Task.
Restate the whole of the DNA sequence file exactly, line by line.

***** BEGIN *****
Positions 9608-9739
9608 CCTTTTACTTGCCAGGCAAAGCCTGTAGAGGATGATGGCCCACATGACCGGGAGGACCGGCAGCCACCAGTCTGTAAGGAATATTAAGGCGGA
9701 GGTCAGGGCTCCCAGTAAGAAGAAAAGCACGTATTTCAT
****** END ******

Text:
Positions 9608-9739
9608 CCTTTTACTTGCCAGGCAAAGCCTGTAGAGGATGATGGCCCACATGACCGGGAGGACCGGCAGCCACCAGTCTGTAAGGAATATTAAGGCGGA
9701 GGTCAGGGCTCCCAGTAAGAAGAAAAGCACGTATTTCAT